Radio astronomyradio waves emitted by physical processes occurring in space. Radio waves are much longer than light waves. In order to receive good signals, radio astronomy requires large antennas. Radio astronomy is a relatively new field of astronomical research.
Nikola Tesla in the Colorado Springs lab recorded cosmic waves emitting from interstellar clouds and red giant stars. He observed repeating signals conducted by his transciever. He announced that he received extraterrestrial radio signals. Tesla stated that he received signals from planets in some of the scientific journals of the time. The scientific community did not believe him, primarily because research of cosmic signals did not exist (what is known today as radio astronomy), and the community of science rejected Tesla's data. Tesla spent the latter part of his life trying to signal Mars.
One of the earliest modern investigations into extraterrestrial sources of radio waves were by Karl Guthe Jansky, an engineer with Bell Telephone Laboratories, in the early 1930s. The first object actually detected was the center of the Milky Way, followed by the sun. After World War II, substantial improvements in radio astronomy technology were made by astronomers in Europe and the United States, and the field of radio astronomy began to blossom.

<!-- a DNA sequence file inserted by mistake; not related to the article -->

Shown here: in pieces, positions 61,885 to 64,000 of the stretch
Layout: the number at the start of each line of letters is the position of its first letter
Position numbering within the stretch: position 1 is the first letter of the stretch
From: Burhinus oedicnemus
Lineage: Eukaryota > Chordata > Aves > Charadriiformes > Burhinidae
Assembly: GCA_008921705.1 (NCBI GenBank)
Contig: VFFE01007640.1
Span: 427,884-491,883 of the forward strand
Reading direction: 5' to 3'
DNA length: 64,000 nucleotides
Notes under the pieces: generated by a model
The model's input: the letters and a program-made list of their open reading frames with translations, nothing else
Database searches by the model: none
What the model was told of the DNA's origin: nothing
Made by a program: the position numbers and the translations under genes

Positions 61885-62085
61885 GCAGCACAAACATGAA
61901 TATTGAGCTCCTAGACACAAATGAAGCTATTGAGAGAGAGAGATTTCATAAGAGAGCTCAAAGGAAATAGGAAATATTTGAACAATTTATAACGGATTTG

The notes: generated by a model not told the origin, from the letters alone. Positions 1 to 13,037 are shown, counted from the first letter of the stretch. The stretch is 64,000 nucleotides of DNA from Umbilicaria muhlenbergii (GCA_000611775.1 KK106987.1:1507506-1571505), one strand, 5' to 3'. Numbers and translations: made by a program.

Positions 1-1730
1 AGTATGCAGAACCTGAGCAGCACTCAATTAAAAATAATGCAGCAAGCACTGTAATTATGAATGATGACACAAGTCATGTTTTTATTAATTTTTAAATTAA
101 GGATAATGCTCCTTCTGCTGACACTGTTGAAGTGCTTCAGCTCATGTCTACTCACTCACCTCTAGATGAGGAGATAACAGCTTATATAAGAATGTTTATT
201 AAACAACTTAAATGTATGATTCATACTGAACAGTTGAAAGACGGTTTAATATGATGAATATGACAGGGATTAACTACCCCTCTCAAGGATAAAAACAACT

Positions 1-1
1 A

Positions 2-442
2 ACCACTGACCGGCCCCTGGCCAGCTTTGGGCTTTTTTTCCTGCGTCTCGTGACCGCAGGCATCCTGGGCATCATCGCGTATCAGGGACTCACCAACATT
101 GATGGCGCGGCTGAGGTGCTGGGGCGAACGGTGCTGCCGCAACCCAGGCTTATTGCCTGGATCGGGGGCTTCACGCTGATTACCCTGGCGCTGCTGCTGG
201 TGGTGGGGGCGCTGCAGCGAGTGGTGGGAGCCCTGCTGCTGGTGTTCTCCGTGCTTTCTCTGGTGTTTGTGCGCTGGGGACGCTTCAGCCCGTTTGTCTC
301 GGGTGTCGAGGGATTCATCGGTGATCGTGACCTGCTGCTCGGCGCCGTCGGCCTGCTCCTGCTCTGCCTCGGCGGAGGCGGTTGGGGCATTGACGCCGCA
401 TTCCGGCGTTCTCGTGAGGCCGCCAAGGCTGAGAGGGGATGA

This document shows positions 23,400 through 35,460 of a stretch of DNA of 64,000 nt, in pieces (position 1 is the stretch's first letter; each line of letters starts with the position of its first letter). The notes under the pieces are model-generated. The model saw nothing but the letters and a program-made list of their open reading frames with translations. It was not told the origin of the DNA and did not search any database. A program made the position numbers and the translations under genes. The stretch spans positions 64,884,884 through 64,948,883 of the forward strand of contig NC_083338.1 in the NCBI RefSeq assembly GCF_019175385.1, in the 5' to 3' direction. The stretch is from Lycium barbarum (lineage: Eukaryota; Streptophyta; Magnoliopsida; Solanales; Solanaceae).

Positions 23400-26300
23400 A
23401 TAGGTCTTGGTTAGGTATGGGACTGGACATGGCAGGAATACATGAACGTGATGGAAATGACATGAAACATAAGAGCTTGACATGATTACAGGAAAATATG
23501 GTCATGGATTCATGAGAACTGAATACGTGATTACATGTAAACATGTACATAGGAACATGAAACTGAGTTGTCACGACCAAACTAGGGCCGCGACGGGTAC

Radio astronomy has led to substantial increases in astronomical knowledge, particularly with the discovery of several classes of new objects, including pulsars, quasars and radio galaxies. Such objects represent some of the most extreme and energetic physical processes in the universe.
Radio astronomy is also partly responsible for the idea that dark matter is an important component of our universe; radio measurements of the rotation of galaxies suggest that there is much more mass in galaxies than has been directly observed (see Vera Rubin. And the cosmic microwave background radiation was first detected using radio telescopes. However, radio telescopes have also been used to investigate objects much closer to home, including observations of the Sun and solar activity, and radar mapping of the planets.
The United States government has established an institution to conduct radio astornomy research, titled NRAO, or National Radio Astronomy Observatory. This institution controls various radio telescopes around the United States included the world's largest fully mobile radio telescope, the GBT. The United States government has also set aside a national radio quiet zone for radio astronomy research centered around Green Bank, West Virginia. As a result, Green Bank is now the home of NRAO's primary facility.
See also: Very Long Baseline Interferometry